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LOG Footage - Opinions on Underwater Use?

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So with the GH4 looking likely to be getting V-LOG-L (12 Stops) and with the new RX100 IV having S-LOG2

 

We will have more consumer options for shooting this supposedly nicer to grade footage.

 

I'm wondering if anyone has shot LOG footage underwater before? (Thinking Blackmagic, Arri, Red)

 

Wondering if its worth the hassle, if the colour fidelity is better (after post) or if you reverted to a more punchy profile in camera?

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Check this out:

 

http://www.eoshd.com/2015/08/gh4-log-converter-lut/

 

The people at EOSHD created a LUT to match the Canon 1DC color. I still don't fully understand the workflow/concept of LUT. If I understand it correctly, say if you really like the blue color that the Canon 1DC render, you can shoot with GH4 using the LOG profile, then run through the LUT and get the color of Canon?

 

RX100 IV S-LOG2 still need to be investigated. In another discussion, I read that the Sony A7S S-LOG fixed the ISO to 3200, ended up require the video shooter to use and ND filter otherwise everything get blown out.

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I was quite excited when I saw this, as the colours from Canon underwater I do really quite prefer compared to my GH4.

 

However it appears to be a take the relative flat profile (CINELIKE-D?) from the GH4, some predefined settings Andrew has configured in-camera (Sat/Const/Hue etc?) and an intermediate LUT (created by Andrew) to flatten the profile further to make it similar to C-LOG - to which you can then apply any number of LOG Gamma LUTs too, and in theory it will match similarly to C-LOG footage from a Canon with the same LUT.

 

All this to me, seems to chuck away colour information for then to try and bring it back.

 

To be honest I haven't purchased it yet - so I should really have a look at it first, before dismissing it completely...just seems too good to be true.

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It really depends on the base ISO you can work with.

If I recall correctly the black magic range works at around 800 ASA. The Sony Slog is 1600 to 3200 depending on camera. Not sure what Panasonic will be.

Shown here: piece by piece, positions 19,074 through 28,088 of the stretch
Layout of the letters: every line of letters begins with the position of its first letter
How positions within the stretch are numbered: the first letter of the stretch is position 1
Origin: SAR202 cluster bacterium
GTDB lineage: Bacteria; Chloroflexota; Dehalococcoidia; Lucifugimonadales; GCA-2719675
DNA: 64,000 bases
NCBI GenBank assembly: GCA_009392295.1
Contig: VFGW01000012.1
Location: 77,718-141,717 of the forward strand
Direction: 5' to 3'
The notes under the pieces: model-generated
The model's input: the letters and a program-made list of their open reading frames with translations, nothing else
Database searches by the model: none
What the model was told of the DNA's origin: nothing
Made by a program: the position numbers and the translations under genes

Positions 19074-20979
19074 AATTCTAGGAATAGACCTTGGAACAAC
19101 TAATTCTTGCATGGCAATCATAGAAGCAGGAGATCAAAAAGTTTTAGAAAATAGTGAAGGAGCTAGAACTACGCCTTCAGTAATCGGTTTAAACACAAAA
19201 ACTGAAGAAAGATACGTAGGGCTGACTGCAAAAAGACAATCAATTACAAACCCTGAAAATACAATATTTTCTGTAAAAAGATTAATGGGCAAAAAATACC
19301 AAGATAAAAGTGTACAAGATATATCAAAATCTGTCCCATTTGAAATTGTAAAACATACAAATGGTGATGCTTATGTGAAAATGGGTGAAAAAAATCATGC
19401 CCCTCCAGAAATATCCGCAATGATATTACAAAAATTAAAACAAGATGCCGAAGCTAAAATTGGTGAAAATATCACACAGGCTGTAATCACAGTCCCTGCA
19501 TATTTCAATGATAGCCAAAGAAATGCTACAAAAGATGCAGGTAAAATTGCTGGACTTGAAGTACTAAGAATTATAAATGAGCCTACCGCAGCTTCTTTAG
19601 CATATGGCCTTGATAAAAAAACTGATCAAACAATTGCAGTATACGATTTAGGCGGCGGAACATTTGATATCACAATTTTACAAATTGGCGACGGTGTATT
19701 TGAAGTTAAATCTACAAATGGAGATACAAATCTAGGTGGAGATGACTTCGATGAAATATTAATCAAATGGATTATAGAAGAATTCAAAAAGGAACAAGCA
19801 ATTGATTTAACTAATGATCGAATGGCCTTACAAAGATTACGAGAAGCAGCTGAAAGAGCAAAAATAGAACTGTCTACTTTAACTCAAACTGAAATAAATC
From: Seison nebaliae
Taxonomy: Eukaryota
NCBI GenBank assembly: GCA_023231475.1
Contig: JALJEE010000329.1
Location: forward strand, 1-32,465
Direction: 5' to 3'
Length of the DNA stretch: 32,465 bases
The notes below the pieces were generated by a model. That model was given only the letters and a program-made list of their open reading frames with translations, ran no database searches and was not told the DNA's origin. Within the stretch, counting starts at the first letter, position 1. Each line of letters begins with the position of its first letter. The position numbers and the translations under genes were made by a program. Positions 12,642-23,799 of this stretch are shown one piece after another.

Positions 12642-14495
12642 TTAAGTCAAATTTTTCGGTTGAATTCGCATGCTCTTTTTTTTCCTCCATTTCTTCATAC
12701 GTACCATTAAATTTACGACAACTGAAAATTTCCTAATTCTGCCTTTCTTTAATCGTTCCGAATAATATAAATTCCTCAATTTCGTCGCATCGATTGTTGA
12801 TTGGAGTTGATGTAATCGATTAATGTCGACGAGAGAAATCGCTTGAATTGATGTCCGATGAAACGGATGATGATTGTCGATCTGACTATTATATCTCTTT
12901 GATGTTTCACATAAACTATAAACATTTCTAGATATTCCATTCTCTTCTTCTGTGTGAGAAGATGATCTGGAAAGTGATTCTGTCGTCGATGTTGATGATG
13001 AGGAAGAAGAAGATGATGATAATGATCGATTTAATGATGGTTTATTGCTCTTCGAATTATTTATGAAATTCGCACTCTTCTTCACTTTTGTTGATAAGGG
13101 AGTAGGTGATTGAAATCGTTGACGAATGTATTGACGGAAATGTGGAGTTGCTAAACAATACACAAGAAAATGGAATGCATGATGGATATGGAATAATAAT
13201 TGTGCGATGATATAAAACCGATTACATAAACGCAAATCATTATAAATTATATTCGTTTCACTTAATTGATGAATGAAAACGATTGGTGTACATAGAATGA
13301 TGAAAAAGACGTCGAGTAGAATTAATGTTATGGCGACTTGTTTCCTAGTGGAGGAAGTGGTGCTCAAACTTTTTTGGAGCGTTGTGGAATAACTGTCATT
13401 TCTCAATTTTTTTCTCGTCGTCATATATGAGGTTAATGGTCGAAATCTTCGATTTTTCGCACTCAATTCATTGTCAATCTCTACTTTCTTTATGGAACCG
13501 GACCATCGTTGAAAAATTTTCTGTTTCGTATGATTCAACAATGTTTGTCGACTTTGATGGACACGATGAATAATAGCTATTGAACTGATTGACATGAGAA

My main concern with this approach on micro four third cameras is the fact that the lenses work best up to f/8 in some cases f/11

 

If you push the ISO to 1600 or 3200 you then need a ND filter to get back to a range where the lens does not experience diffraction.

 

Generally working in a normal range may loose one Ev of dynamic range so you would be working at 11 Ev, I guess it really depends what that extra EV can do for you. Maybe for ambient light at depth this is an option but for normal depth and macro footage with artificial light not so much of an option.

 

I guess it is a matter of also understanding how much post processing workflow you want to endure and you like your final footage to look.

 

If your final result is similar or same of using a standard ITU/REC709 profile with some more contrast probably you have just wasted time

 

I have seen some footage shot with picture profile of sony cameras directly in video with some parameters altered for knee and slope that to me looks good most of times and requires no post processing

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My general feeling, mostly from what I've read rather than done, is that the higher quality the format the captured footage is, the more worthwhile it is to shoot LOG. For example...

 

8-bit 4:2:0 - Not really worth it. Better to shoot nearer to your final look (but ensuring no more contrast, saturation or sharpness than your final look so that if anything you are increasing these a little in post rather than reducing them).

 

10-bit 4:2:2 - More worth it

 

12-bit 4:4:4 - Definitely worth it because you can do so much to it without noticeably degrading the quality

 

If you shoot wide-angle with a very flat profile in 8-bit 4:2:0, you risk more banding in the water when you add contrast and stretch out the mid-tones.

 

Having said that, if it's free when it comes out I might try it on my GH4 (internal recording) to see how it goes.